Why I Love Losing

Photo credit: Ippon Kumite/ Team Ribeiro Jiu Jitsu via Flickr Creative Commons

Okay, maybe that title is a bit of a lie. I don’t love losing, whether it’s a jiu jitsu competition, a game of Scrabble, or my cell phone. It’s way more fun to win and come home with a shiny award and the knowledge that all your hard work really paid off. But is losing really that bad? Personally, I think it’s kind of awesome.

Those of us who compete in BJJ go in with a competitive mindset. We spend a lot of time, energy, and money training to win, so anything less than a gold-medal performance can leave us feeling disappointed. But the beautiful thing about jiu jitsu is that there is always, always someone out there who’s better than us… and if we’re lucky, we’ll get to compete against them.

At my last tournament this past weekend, I will say straight-up that I got my butt whooped in a few of my matches. One of the women in my division was, like me, a blue belt, but unlike me, she had an impressive eight years of BJJ experience. I watched with a mixture of horror and awe as she tapped out one of the women in our division in mere seconds. She was insanely good… and I was slated to fight her next. She wasn’t just going to beat me— she was going to chew me up and spit me out in front of everyone. And I was so pumped for it to happen.

I go into every match with the mentality that I’m going to win. I don’t like to look at any of my competitors and think that they’re going to beat me, especially knowing how quickly things can turn around in the middle of any roll. I tried to stay optimistic and focused, but four minutes after we’d shaken hands on the mat, my opponent’s rear naked choke forced me to make the choice between tapping or napping. I’d given it my all, but she was just plain better than me. A lot better than me. It was epic.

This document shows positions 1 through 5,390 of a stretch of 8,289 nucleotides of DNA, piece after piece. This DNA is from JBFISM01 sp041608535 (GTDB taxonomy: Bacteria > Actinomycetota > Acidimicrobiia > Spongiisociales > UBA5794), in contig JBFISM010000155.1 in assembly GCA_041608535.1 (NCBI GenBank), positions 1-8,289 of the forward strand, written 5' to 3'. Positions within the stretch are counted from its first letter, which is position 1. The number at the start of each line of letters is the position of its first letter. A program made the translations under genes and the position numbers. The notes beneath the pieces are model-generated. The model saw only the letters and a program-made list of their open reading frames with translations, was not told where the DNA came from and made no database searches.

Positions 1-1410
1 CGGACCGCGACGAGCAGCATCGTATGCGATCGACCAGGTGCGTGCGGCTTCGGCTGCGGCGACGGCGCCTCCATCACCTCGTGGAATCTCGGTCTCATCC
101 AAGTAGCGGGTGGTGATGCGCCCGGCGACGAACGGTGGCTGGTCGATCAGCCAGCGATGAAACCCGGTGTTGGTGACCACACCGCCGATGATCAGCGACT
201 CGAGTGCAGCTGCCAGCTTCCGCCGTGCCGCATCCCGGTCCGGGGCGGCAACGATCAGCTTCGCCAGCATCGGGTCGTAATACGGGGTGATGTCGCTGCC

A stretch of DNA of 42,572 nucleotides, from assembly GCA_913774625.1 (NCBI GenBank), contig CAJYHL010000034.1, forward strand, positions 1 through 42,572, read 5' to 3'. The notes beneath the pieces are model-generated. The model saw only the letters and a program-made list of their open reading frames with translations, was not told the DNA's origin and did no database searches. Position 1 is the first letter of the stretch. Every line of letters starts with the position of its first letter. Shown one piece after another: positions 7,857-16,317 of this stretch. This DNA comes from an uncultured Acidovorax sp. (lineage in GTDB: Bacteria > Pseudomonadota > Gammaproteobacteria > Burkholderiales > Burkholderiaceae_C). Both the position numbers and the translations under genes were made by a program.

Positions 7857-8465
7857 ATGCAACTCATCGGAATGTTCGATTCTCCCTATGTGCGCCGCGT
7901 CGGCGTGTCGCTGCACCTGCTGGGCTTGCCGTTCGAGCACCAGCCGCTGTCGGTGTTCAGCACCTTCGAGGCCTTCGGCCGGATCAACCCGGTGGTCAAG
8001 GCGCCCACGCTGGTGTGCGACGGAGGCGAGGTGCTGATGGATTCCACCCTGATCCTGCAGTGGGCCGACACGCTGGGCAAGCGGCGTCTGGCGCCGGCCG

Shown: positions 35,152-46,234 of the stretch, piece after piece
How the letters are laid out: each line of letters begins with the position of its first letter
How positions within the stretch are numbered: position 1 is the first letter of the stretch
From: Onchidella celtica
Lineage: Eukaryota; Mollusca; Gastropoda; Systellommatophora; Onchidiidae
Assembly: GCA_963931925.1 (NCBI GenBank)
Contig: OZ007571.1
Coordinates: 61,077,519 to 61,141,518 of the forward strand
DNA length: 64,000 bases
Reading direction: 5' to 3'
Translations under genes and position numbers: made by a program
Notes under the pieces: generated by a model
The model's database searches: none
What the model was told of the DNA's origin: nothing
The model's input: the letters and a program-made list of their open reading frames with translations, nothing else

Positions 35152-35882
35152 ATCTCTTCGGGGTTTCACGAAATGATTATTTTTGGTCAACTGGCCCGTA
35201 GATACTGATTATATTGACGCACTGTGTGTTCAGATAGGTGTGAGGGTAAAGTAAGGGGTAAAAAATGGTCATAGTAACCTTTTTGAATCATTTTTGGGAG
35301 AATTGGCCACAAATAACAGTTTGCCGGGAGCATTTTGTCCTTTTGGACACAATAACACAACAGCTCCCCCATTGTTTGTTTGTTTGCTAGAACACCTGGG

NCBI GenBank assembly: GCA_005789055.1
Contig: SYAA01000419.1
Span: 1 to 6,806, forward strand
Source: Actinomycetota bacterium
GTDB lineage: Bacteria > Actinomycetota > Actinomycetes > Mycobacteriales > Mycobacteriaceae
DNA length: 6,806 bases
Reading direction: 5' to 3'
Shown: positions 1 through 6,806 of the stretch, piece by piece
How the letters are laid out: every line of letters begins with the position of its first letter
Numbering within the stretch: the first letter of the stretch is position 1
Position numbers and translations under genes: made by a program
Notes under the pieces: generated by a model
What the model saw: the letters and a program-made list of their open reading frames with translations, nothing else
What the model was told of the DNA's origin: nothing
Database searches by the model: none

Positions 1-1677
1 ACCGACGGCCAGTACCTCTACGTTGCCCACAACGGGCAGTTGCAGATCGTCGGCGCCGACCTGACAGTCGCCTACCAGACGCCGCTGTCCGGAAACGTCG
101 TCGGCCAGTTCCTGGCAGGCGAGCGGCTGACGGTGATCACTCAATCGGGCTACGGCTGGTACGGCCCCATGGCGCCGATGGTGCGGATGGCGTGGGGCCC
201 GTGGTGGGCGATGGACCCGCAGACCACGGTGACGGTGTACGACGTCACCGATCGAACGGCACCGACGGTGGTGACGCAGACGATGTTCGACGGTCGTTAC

Even though we’re all used to watching black belts performing BJJ magic, such a goal can often feel out of reach for us, especially if we’re still many years away from achieving that coveted status. Being that good at jiu jitsu is something that we’ll get to “eventually.” “Some day.” “Maybe.” But when we compete— and lose— against someone in a tournament, we’re going up against someone who is around the same experience level as we are, give or take a couple years. Whether we’re defeated by an advantage point at the last moment or get utterly destroyed in the blink of an eye, we realize that no matter how good our jits game is now, it might not be that long until we’re just as good as that guy or girl who beat us.

When you compete, you’re going at 100 percent against someone who has the same hunger for victory as you do. You’re getting all of them, and they’re getting all of you. There’s no doubt that creeps in and suggests that maybe they were just rolling light or taking it easy on you. If you win, you earned it. And if you don’t, there’s a reason why. The old mantra that “you either win or you learn” is absolutely true, but losing in jiu jitsu is less about learning how bad you are and more about learning how good you could be. If that doesn’t inspire you to get back on the mat and work your butt off, then I don’t know what will.

It’s OK to be bummed out over a tough loss. But after you’ve smothered your sorrows in a post-tournament pizza, it’s time to look back on it and appreciate it as an invaluable educational moment. They say that your best teacher is your last mistake, but it’s time to also give some credit to the tough competitors who have shown us that our “perfect” side-control escapes aren’t so perfect after all, or that we really should stop skipping cardio class. To all the ladies and gentlemen who have sent me home with a bruised body and ego, thank you for giving me the excitement of seeing just how good I can be if I keep going with this incredible sport.


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